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How to Access Unappreciated Scholars Radio

Unappreciated Scholars Radio!
The Unappreciated Scholars Radio channel has launched.  So far, the station is only playing a diverse random mix of tracks called Polyhymnia Array (unless someone has a better name for it). On Wednesdays and Fridays, there will be enhanced versions of the 2013 Unappreciated Scholars podcasts, Coming soon will be Metal Mondays, Tech Tuesdays, and other daily special blocks of programming. These will be phased in over the next several weeks.

A monthly bootleg concert recording, tentatively titled Saturday ROIO, will be hosted on the last Saturday of each month.

There are a few ways to access Unappreciated Scholars Radio:

  • On the web at UnappreciatedScholars.com (check the left sidebar)
  • Via mobile smartphone apps:
    TuneIn Radio (search Unappreciated Scholars)
  • Radionomy (search Unappreciated Scholars)

If we have enough listeners by the end of April, we will be automatically added to some other easily accessible radio streaming directories.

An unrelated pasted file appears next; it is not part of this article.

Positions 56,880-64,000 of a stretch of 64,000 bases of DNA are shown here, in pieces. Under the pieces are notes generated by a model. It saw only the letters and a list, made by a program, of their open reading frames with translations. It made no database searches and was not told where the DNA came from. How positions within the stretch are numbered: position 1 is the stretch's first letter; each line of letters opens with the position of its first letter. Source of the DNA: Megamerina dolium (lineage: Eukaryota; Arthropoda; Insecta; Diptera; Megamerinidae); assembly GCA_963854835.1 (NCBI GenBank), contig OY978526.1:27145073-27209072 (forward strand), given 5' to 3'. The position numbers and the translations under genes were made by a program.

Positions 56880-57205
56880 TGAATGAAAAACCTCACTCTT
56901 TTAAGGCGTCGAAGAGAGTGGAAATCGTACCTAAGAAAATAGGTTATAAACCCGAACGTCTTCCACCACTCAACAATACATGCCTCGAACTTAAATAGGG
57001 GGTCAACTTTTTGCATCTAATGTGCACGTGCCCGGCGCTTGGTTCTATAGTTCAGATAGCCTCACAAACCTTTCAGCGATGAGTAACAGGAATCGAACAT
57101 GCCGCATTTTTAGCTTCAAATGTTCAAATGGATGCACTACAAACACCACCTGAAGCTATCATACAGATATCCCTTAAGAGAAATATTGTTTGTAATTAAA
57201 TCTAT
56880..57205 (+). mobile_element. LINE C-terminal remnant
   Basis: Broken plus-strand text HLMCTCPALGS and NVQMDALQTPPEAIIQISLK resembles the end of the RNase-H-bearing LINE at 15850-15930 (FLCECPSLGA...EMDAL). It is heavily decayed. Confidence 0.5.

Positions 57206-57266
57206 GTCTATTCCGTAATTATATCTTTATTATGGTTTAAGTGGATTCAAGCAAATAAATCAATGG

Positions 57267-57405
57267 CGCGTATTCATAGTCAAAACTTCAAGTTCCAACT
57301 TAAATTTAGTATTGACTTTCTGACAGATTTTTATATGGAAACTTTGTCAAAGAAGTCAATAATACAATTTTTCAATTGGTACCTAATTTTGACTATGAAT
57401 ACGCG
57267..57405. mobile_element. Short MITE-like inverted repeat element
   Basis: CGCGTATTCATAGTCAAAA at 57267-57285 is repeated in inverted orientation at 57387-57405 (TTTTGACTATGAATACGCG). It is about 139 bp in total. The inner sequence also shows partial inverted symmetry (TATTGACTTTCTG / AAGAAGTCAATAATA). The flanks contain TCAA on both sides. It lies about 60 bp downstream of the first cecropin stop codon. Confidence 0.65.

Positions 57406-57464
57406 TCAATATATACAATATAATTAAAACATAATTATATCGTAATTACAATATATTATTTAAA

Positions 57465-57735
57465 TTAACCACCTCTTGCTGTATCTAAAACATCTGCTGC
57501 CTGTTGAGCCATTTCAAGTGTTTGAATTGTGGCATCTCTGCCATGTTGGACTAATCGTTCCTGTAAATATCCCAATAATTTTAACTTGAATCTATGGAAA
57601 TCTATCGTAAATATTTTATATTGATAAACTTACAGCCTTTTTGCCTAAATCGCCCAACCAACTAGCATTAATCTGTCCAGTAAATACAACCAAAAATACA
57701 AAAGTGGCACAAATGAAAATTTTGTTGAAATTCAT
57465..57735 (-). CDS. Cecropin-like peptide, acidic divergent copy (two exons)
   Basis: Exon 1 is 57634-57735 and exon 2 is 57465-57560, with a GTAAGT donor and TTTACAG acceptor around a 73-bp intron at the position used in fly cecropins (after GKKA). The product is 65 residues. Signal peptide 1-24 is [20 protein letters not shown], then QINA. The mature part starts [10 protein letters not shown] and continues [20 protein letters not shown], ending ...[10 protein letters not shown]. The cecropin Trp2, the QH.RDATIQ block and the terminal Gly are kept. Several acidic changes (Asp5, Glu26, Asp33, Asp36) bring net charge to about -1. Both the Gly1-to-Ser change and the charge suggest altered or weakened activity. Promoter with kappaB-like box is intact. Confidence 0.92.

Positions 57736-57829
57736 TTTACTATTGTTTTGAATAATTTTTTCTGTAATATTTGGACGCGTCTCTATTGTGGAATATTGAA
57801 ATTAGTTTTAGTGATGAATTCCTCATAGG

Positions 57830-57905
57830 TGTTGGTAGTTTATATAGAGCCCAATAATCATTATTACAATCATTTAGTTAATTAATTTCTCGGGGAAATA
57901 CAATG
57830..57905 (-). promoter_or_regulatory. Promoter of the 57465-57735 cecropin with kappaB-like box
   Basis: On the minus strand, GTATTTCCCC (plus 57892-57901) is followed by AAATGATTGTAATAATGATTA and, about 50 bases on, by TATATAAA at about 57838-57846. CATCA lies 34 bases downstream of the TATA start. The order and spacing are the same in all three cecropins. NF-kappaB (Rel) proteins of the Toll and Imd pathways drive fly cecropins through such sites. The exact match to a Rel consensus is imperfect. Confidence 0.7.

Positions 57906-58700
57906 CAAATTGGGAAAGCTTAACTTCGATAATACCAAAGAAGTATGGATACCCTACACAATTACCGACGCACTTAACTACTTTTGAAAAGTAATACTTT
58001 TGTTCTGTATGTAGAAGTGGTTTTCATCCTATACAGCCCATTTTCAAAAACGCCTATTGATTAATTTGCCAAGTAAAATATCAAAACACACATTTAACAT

We do not discriminate between genres. You’re going to hear a little bit of everything during Polyhymnia Array, which will serve as the main programming selection.

If you are a band or label looking for an outlet for your tracks, please contact admin@unappreciatedscholars.com. Any and all submissions will be considered for addition.

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Quick Hits 10.17.14: Friday Bandcamp Special – Photostat Machine, Viathyn

On Fridays, I hope to share two or three recently discovered items on Bandcamp that you should consider adding to your collection. This week brings us some synth pop and power metal. We’re all friends here, right?

Photostat Machine – Space\Calling

Photostat Machine are a UK based synth pop duo who have a wide range of sounds. They can do the fast and bright just as well as the dark and brooding, which should delight synth pop fans on each end of the spectrum. Space\Calling is the second EP supporting the Staring into Space album, also available on Bandcamp.

Photostat Machine – Space\Calling EP: Name Your Own Price